When a foreign material like a medical device or surgical implant is put inside the human body, the body usually reacts negatively. For the first time ever, researchers at Northwestern Univ. have created a biodegradable biomaterial that is inherently antioxidant. The material can be used to create elastomers, liquids that turn into gels, or solids for building devices that are more compatible with cells and tissues.

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Biologist warns of early stages of Earth’s sixth mass extinction event

July 25, 2014 6:54 am | by Bjorn Carey, Stanford Univ. | Comments

Stanford Univ. biology Prof. Rodolfo Dirzo and his colleagues are warning that "defaunation" could have harmful downstream effects on human health. The planet's current biodiversity, the product of 3.5 billion years of evolutionary trial and error, is the highest in the history of life. But, Dirzo says, this may be reaching a tipping point.

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New approach helps form non-equilibrium structures

July 25, 2014 6:49 am | Comments

Scientists at Northwestern Univ. have developed a new technique for creating non-equilibrium systems, which experience constant changes in energy and phases, such as temperature fluctuations, freezing and melting, or movement. The method, which involves injecting energy through oscillations to force particles to self-assemble under non-equilibrium conditions, should help us understand the fundamentals of this mysterious topic.

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Study shows how to power California with wind, water and sun

July 25, 2014 6:49 am | by Rob Jordan, Stanford Univ. | Comments

New Stanford Univ. research outlines the path to a possible future for California in which renewable energy creates a healthier environment, generates jobs and stabilizes energy prices. Among other metrics, the plan calculates the number of new devices and jobs created, land and ocean areas required, and policies needed for infrastructure changes.

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Study reveals atomic structure of key muscle component

July 25, 2014 6:47 am | Comments

Actin is the most abundant protein in the body, and is the basis of most movement in the body. Adding to the growing fundamental understanding of the machinery of muscle cells, a group of biophysicists in Pennsylvania have published work that describes in minute detail how actin filaments are stabilized at one of their ends to form a basic muscle structure called the sarcomere.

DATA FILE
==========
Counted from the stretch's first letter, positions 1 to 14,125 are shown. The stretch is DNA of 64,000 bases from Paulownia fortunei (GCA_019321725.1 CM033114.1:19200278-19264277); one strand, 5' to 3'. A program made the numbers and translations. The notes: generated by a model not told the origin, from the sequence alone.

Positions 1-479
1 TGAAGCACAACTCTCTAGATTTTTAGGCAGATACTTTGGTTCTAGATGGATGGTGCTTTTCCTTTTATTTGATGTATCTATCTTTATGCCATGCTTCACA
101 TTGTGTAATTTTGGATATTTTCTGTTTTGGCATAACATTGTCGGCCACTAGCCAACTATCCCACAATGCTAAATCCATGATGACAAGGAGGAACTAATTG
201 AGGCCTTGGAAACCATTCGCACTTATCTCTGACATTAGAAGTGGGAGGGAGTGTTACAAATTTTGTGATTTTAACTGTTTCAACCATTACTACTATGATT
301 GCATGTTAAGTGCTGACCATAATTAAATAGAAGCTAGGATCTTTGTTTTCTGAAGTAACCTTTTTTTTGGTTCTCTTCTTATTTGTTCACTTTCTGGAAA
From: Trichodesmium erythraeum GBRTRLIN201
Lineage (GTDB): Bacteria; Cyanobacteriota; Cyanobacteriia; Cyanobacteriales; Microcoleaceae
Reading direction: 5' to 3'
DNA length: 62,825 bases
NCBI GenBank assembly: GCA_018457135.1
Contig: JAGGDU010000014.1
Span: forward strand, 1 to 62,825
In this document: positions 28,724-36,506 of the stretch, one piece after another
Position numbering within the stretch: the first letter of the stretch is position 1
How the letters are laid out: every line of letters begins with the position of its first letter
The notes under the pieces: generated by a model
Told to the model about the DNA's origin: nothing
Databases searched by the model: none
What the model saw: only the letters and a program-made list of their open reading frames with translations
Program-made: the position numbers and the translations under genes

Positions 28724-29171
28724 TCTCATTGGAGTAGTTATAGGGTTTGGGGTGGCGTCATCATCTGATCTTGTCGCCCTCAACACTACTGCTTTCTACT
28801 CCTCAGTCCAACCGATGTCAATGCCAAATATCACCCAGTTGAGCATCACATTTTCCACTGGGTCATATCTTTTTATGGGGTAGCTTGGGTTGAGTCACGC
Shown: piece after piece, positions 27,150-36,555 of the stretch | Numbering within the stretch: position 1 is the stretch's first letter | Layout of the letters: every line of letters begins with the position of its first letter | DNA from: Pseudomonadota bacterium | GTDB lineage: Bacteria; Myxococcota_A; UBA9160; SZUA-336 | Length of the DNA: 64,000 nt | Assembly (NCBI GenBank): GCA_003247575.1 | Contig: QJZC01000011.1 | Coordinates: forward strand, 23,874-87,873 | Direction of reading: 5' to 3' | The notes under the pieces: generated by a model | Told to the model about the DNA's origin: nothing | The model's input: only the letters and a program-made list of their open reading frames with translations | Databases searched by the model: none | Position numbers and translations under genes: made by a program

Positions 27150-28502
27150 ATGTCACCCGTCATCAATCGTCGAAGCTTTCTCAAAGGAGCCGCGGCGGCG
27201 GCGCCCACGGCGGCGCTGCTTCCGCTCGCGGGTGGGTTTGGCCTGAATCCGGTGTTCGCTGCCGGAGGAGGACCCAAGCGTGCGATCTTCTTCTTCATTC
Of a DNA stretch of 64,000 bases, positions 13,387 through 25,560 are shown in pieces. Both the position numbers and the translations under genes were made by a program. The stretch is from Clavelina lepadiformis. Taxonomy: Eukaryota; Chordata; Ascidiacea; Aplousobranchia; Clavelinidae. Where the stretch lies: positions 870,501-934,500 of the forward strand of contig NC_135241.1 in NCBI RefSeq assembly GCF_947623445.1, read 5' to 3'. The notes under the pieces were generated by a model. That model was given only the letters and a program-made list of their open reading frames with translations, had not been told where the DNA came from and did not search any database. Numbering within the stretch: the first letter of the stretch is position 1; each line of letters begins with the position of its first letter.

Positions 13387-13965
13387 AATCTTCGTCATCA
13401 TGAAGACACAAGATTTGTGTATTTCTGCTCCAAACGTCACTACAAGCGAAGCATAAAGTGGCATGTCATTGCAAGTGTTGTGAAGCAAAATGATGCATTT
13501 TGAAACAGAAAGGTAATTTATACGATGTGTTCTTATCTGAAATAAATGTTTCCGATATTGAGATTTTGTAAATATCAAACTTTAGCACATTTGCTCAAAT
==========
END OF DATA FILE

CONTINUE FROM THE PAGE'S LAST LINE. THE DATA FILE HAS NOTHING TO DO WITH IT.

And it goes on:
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Report: 2011 extramural R&D funding by U.S.-located businesses nears $30 billion

July 24, 2014 9:56 am | Comments

According to a new report available from NSF's National Center of Science and Engineering Statistics U.S.-located companies spent $29.6 billion for extramural (purchased and collaborative) research and development performed by domestic and overseas organizations. This represents more than 10% of total company-funded, company-performed R&D.

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Junk DNA not as worthless as once thought

July 24, 2014 9:50 am | Comments

Around 75% of the supposed functionless DNA in the human genome is transcribed into so-called non-coding RNAs, and little is known about their function. Now, researchers have demonstrated that the production of non-coding RNAs is precisely regulated. They suspect that non-coding RNAs might play a role in regulating cellular processes or in the modified immune response following exposure to environmental toxicants.

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Urban heat’s effect on the environment

July 24, 2014 9:36 am | by Matt Shipman, News Services, North Carolina State Univ. | Comments

New research from North Carolina State Univ. shows that urban “heat islands” are slowly killing red maples in the southeastern U.S. One factor is that researchers have found warmer temperatures increase the number of young produced by the gloomy scale insect—a significant tree pest—by 300%, which in turn leads to 200 times more adult gloomy scales on urban trees.